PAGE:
El- Araqib demolition, 27.7.10, By Daniel Dukarevich-Argo

El- Araqib is a ancient Bedouin Village. unlike most bedouins, the tribe are not nomads, but live in pernament settelments. At 1951 they have been exiled from their land by the state of Israel, told that will be allowed to return 6 months later. This never happened, instead the state wrote itself as the owner of the land. Court is still discussing the issue of owner ship, since the 1970’s. In 1999 JNF (KKL) started palting a forest, and the Bedouin owners of the land realized that they will not be allowed to return, even with future aproval of court regarding their owner ship, and began re-building the village.
The attitude of the state towards the village is part of the trend to force the Beduin into 7 cities. These cities do not enable agriculture, or the beautifull culture of the Beduins all together, they are pockets of unemployment or employment for minimum wages (exept for those who build their own businesses). The lands are in order to build villas for richer people. The people in Israel are being brain washed to be scared of “The demografic danger” taking over “The Jewish land”
The village was demolished for the first time on 27.7.2010, and the huts and tents built since have been destroyed some 20 times.
Daniel Dukarevich-Argo was their and described (Hebrew):
I don’t have a continuous memory of that night and that morning in El- Araqib. I’m probably lucky for not having a continuous memory. All that is left is pictures of the story of the demolishing of the village. A story of evilness. Like looking into a kaleidoscope that each picture in it is a horror picture.

Night. We arrive in El-Araqib, a village northern to Beer-Sheva. People and animals are running around between the tents and houses. There is great tension in the air, and a silent question on the faces of our hosts- will they come or not?

Another picture

It’s nearly dawn. It’s dark. 8-9 youngsters from the village are dancing and singing around the bonfire. Other fires are burning on the hills around us, throwing black smoke of burning tires on the already black sky. Warning. Hinting of a coming danger. Will they come or not?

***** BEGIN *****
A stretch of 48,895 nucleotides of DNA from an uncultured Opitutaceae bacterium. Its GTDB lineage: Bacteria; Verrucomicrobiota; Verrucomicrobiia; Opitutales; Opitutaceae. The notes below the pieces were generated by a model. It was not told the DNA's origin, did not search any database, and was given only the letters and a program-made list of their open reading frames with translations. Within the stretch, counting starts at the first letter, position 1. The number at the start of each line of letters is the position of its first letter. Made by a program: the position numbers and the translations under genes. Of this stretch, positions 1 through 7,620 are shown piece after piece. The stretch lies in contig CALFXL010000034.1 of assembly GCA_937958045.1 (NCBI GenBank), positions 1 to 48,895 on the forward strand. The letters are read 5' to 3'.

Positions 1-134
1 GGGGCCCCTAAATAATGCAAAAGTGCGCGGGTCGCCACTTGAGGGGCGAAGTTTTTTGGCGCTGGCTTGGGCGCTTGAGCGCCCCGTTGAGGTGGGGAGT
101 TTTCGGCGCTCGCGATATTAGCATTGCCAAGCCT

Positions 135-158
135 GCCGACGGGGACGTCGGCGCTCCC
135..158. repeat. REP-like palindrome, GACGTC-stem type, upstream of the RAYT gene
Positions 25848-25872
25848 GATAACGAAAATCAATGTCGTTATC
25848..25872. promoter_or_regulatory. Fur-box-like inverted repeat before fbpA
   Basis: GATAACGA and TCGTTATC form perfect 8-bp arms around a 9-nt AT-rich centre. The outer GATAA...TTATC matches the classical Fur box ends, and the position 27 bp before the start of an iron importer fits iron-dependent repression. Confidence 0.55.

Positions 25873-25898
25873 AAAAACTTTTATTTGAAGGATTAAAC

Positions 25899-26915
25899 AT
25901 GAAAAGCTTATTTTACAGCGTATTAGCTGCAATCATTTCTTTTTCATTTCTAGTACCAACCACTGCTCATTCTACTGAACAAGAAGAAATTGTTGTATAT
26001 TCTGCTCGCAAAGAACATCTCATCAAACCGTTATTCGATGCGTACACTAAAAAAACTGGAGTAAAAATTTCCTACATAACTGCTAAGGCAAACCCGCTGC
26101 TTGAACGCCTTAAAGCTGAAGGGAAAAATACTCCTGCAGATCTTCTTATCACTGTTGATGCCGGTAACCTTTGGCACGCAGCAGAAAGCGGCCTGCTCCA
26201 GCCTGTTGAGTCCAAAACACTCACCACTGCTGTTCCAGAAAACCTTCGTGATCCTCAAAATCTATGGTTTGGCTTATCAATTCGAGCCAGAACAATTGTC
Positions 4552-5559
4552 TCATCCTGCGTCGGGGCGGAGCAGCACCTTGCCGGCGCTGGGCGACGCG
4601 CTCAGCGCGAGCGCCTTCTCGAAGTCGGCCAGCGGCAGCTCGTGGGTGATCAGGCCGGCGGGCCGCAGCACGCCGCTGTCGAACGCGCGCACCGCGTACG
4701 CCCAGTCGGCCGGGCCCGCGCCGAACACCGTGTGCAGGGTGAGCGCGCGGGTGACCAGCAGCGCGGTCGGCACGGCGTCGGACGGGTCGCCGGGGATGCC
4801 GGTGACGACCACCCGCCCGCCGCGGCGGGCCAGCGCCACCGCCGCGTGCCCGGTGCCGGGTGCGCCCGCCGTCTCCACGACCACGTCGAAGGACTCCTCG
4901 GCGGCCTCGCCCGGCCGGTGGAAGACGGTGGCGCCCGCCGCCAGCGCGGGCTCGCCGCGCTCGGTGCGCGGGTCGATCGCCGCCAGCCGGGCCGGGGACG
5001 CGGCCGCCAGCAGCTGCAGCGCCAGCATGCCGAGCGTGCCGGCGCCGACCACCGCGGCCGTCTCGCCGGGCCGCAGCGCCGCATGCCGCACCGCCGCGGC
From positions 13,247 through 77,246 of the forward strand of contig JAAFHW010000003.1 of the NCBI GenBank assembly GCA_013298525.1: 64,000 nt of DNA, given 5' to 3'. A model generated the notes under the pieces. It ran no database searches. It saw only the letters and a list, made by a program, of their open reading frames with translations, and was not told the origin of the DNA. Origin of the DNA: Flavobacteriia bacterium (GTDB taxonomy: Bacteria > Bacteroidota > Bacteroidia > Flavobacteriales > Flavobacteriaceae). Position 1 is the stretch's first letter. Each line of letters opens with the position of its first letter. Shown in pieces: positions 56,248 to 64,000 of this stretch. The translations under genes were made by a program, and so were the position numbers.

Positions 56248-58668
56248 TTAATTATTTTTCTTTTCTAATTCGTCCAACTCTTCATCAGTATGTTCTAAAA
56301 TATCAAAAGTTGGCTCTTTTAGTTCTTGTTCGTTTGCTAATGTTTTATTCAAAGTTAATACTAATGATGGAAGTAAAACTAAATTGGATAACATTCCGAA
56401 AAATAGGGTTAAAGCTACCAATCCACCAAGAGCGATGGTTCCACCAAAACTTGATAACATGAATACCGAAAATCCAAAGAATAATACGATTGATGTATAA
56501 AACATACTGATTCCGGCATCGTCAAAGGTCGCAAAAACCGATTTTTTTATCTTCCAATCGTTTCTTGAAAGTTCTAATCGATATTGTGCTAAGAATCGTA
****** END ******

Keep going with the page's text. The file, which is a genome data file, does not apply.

And another

Lines of lights are coming from every direction. A line and another line and another line. The first sun rays are lighting between hundreds of vehicles. Units of soldiers in black, with masked faces. Marching. drawn guns. Surrounding the village. They came.

And another

The valleys around are full of military vehicles. Helicopters and RPV’s are in the air. The sun has shined. We count soldiers, than cars, than buses. There are thousands here. And we’re starting to become despaired.

And another

Soldiers with masked faces are running into the village. Some residents and activists that stood in their way get hit, are pushed backwards and thrown on the floor. A young lady is pushed, looses her balance, falls on the rocks and shouts from pain. Above her stands a soldier in black uniforms, his face masked, and laughs are laughter I will never forget.

And another

Tractors enter the village, smashing the tin shacks, shattering, uprooting every thing that happens to be in their way. The residents watch, too exhausted to even shout. Suddenly one of them shouts in pain when the tractor pulls out the olive trees “at least leave the trees alone, what have they done wrong? We’ve been growing them for ten years.” “So that you won’t have even shade” one of the police men mumbles.

And another

A small Bedouin child is walking between the ruins of what used to be his house. I don’t know how he passed the chain of police around the village. A colorful peace of fabric pokes out of the piles of dust, attracting his attention. Suddenly a police man appears and sees the child. With a wave of a hand, like one kicks away a fly, he gestures to the kid to get away. The kid walks a bit, but after a few steps he can’t restrain himself, stops, looks behind his shoulder. The police man waves his hand again. The kid goes away.

And another picture

The village has been destroyed. Broken water tanks drip water on the dry soil. A chicken hides under the branches of a cut olive tree. A few soldiers photograph themselves as a souvenir next to a big pile, which was a home of a family, an hour earlier. The soldiers are laughing, stand hugged. They seem happy.

And another

One of our activists is crying his heart out. Standing, leaning on the car and sobbing quietly. I want to hug him, tell him that every thing will be all right, but I can’t. I can’t find in myself a tiny bit of strength to help. There is nothing in me.

And the future picture

I hated you today, bastards, like I never hated a man in my life. But it will not work. In the last picture you will see people who will rebuild their houses. From the sand and the desert. With the help of the citizens here that still have a drop of humanity in them.

In the last picture you will see olive trees being planted and growing, and tents and houses rebuilt.

In the last picture you will see El- Araqib coming back to life. You will not erase it.

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